• The ability to travel through time. In a live classroom, we can take advantage of the immediacy of the moment. We can create drama and suspense by posing a problem and unfolding the solution in real time, right before the eyes of the students. And to a certain extent, you can accomplish the same thing with synchronous online learning technologies, although they are not quite the same as being there. But one advantage of e-learning in general and asynchronous e-learning in particular is that you can give the students the power to free themselves from the shackles of time. If the teacher asks a question, they can pause, deliberate, go out and forget about it for a while, come back, and answer the question when they are ready to do so. If they missed a particular point in a lesson, they can play it back again. If they entered a class (or other educational community) midstream, they can go back to the moment it started and get to know all the participants in almost the same way that the people who were there at the beginning could. As teachers, we can learn to take advantage of this new ability.
  • The ability to adapt tests and exercises to individual students. Dr. Konstan rightfully complains about the limitations of online testing tools. It's true that multiple choice, which is by far the easiest way to get a computer to understand a human's input in a testing environment can be limiting (although nothing prevents a distance learning teacher from requiring students to submit a human-graded essay via email). But the flip side is that we can develop tests and exercises that adapt to the students' needs in real time each time the student answers a question. That's just not practical to do in most live classroom situations. We should think about ways in which we can use this new capability to tailor education to the individual needs of the students.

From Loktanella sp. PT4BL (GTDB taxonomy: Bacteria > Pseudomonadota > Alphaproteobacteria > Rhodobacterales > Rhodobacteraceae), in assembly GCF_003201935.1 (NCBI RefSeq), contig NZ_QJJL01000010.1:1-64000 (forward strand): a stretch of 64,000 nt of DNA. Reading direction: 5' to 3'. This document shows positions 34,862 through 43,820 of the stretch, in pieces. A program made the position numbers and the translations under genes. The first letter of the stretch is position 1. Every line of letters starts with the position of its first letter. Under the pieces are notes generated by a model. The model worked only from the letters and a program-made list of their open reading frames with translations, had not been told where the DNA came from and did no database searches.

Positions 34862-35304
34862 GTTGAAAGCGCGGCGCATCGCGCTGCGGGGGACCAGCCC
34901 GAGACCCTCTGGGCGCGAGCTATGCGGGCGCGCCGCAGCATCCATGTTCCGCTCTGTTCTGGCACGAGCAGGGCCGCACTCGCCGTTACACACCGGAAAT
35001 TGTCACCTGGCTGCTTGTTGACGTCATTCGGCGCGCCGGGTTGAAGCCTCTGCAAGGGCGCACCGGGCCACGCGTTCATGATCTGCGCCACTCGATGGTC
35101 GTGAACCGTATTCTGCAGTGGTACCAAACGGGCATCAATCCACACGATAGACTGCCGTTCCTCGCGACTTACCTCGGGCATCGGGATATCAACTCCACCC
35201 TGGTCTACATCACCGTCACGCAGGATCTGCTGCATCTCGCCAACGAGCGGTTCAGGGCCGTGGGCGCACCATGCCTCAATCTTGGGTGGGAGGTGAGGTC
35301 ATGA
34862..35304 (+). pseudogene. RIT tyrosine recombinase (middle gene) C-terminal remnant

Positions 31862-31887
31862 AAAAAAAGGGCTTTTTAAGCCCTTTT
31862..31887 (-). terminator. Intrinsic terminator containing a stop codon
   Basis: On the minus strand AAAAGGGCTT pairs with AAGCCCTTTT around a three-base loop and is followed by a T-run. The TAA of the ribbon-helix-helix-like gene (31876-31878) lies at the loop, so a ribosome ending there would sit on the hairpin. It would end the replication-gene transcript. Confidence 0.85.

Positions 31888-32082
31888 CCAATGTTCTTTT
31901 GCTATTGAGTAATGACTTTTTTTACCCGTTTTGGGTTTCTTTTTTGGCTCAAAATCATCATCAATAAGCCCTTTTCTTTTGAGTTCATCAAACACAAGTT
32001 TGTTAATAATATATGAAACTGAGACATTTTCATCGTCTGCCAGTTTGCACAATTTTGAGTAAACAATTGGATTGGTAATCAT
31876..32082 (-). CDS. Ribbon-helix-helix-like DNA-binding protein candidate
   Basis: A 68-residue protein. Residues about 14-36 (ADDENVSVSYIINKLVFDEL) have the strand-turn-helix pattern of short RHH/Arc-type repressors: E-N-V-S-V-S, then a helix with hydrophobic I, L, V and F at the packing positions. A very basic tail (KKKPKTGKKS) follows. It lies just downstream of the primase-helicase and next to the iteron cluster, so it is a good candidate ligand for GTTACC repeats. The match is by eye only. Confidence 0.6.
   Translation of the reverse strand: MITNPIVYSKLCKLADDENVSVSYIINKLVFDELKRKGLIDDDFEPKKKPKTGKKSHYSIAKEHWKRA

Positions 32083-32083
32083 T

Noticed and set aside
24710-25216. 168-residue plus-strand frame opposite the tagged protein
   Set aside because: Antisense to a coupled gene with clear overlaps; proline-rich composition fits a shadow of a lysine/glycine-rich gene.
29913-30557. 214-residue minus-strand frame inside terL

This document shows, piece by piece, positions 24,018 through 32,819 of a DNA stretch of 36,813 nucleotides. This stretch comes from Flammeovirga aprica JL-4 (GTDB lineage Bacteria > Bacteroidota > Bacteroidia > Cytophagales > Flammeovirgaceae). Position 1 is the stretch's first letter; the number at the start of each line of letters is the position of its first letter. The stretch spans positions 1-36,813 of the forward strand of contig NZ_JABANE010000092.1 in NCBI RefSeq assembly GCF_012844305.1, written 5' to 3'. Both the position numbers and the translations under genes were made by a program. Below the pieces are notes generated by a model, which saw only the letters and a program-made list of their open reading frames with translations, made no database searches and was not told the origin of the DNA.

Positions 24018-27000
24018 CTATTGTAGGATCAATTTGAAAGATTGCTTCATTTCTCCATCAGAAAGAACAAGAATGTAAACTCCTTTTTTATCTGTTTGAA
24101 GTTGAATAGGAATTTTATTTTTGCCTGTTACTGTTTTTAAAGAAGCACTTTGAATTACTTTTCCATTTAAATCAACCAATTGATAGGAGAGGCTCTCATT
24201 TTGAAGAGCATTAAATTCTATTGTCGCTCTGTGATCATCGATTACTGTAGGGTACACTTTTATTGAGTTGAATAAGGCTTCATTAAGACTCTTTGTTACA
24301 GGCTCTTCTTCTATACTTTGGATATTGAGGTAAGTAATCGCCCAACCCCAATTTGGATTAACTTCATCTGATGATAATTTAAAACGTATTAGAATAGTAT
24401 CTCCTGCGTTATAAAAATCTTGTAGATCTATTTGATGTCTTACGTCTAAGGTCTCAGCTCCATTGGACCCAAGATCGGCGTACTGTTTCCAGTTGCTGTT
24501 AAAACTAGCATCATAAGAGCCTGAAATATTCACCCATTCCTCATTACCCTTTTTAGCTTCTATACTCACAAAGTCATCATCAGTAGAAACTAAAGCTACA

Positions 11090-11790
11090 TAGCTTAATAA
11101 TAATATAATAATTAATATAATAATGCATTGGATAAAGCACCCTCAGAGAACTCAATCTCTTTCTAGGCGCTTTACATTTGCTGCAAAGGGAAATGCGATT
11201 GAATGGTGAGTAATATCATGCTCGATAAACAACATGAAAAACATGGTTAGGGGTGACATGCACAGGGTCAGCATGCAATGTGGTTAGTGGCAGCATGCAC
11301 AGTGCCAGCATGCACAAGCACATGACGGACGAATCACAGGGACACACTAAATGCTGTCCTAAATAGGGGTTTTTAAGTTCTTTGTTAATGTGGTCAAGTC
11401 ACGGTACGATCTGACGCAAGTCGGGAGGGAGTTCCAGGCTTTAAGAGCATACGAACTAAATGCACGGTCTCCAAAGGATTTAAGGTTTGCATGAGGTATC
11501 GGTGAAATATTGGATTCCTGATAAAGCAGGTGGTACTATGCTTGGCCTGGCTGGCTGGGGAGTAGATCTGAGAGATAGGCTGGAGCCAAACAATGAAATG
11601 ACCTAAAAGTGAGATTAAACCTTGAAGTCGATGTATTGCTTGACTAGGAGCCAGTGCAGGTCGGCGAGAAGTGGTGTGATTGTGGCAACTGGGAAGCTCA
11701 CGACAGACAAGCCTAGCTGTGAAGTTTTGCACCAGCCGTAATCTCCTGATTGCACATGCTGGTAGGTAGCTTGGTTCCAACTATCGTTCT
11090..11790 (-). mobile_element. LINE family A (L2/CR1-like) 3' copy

Making this transition to the new environment can be particularly hard for the people who are gifted classroom teachers, because they have developed strong instincts about crafting lessons that they must now (at least partly) unlearn. But it is precisely those people—the passionate evangelists of the classroom like Dr. Konstan--who have the talent to see a new way of doing things. After all, while the classroom may be radically different in a virtual class, the human beings are exactly the same. We need good instincts about how people learn in general in order to figure out how they can learn in this new environment. Once we, the educators, have developed a vision of how we can be effective teachers in our virtual classrooms, then we can demand better supporting technology and have a reasonable hope of getting something that satisfies us. Until then, our students are going to be forced to swallow a lot of very bad veggie burgers. The burden to make the change happen is on the chefs, not on the manufacturers of the stoves.